Matching Workers with Jobs: How Well Is the New Zealand Labour Market Doing?
Craigie, Rebecca, Gillmore, David, Groshenny, Nicolas, The Reserve Bank of New Zealand Bulletin
New Zealand's unemployment rate rose sharply from the beginning of 2008 to mid-2009 and has remained high ever since. A persistently high unemployment rate in isolation suggests substantial slack in the labour market and in the economy as a whole. However, that looks inconsistent with some other labour market indicators. Job advertisements, reported skill shortages, and wage growth suggest that the excess capacity that built up during the recession has dissipated gradually over the subsequent three years. Those indicators suggest less downward pressure on inflation than might be implied by the unemployment rate alone.
How to reconcile the high number of people looking for work with the other labour market indicators is the focus of this article. We use a couple of analytical techniques to try to shed further light on the issue. We look specifically at how the labour market is doing in matching workers with available jobs, and how that may have changed in recent years. Finally, we offer some thoughts on what may have accounted for the apparent change.
2 Looking at the labour market data
We first look briefly at some of these other labour market indicators. For example, the Quarterly Survey of Business Opinion's (QSBO) measure of how easy it is to And labour has fallen sharply since 2009, and is now around long-run average levels (figure 1). (1) This is consistent with feedback received during recent Reserve Bank business visits, suggesting that employers are finding it more difficult to fill vacancies for skilled staff. Figure 1 shows how this QSBO measure has historically been moving closely with our estimate of the unemployment rate gap (the deviation of the unemployment rate from its estimated trend rate). However, since 2010 the fall in the QSBO measure has been inconsistent with the persistently high unemployment rate.
[FIGURE 1 OMITTED]
Additionally, at least on some measures, wage inflation in the private sector appears at odds with a view of considerable excess capacity. After rising to quite high levels during the expansion of the previous decade, wage inflation fell very sharply during the 2008/09 recession (figure 2). The recovery in LCI wage inflation since then appears consistent with at least some reduction in the degree of excess capacity in the labour market.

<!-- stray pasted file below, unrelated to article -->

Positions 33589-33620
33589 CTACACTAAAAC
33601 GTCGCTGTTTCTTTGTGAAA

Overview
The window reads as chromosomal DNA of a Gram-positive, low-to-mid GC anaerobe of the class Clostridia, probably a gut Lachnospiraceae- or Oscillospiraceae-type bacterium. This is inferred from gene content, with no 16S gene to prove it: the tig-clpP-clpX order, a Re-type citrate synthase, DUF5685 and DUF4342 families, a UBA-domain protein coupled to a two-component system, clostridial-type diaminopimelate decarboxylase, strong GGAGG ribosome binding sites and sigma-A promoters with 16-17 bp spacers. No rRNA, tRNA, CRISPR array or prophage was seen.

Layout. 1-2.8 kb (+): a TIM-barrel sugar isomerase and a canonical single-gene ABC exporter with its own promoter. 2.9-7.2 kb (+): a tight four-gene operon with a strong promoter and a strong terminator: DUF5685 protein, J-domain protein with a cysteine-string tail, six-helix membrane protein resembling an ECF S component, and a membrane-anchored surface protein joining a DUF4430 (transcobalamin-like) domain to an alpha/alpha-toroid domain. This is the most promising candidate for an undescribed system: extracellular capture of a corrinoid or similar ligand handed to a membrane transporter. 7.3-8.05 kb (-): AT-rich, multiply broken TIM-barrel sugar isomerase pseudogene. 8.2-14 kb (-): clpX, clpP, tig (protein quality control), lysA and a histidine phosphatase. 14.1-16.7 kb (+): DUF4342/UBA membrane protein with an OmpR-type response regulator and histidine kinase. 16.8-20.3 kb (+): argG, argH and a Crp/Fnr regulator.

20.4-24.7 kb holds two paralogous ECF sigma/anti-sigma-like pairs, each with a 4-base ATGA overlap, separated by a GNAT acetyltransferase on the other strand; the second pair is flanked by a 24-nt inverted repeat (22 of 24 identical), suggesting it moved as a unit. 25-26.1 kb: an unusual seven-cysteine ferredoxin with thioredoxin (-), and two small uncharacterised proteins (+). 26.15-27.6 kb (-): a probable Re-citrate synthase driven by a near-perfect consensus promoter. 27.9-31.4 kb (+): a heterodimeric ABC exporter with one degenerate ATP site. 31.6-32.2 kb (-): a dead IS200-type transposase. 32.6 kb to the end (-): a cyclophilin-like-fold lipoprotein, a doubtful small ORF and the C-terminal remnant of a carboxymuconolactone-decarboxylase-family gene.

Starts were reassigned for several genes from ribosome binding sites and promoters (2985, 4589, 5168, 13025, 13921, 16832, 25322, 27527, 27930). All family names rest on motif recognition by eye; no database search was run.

[FIGURE 2 OMITTED]
So what explains this divergence between the signals from the unemployment rate itself and those from some of the other labour market indicators? One theory that might help explain this divergence is a decline in how well the labour market is doing in matching job seekers with vacant jobs--that is, a decline in matching efficiency.
The possible importance of such a mismatch issue is currently being discussed in several advanced economies, particularly the United States. Several policy makers have related the persistently high rate of unemployment in the United States to an increase in both sectoral mismatch (a shortage of workers in some industries at the same time as unemployment of workers with different skills from other industries) and geographical mismatch (shortages and unemployment across different regions or states). (2) A series of studies suggests that matching efficiency in the United States has declined since the 2008/09 recession. (3) Some studies have estimated that mismatch accounts for 1 to 1.5 percentage points of the increase in the unemployment rate. (4)
We use two methods to infer the evolution of matching efficiency in New Zealand: firstly, the Beveridge curve; and secondly, an estimated measure of matching efficiency based on a standard model of labour market flows.
3 The Beveridge Curve
Looking at the relationship through time between the number of vacant jobs and the number of people unemployed is one way into the issue. Even doing that has its challenges. Job vacancies are generally proxied by the number of jobs advertised. …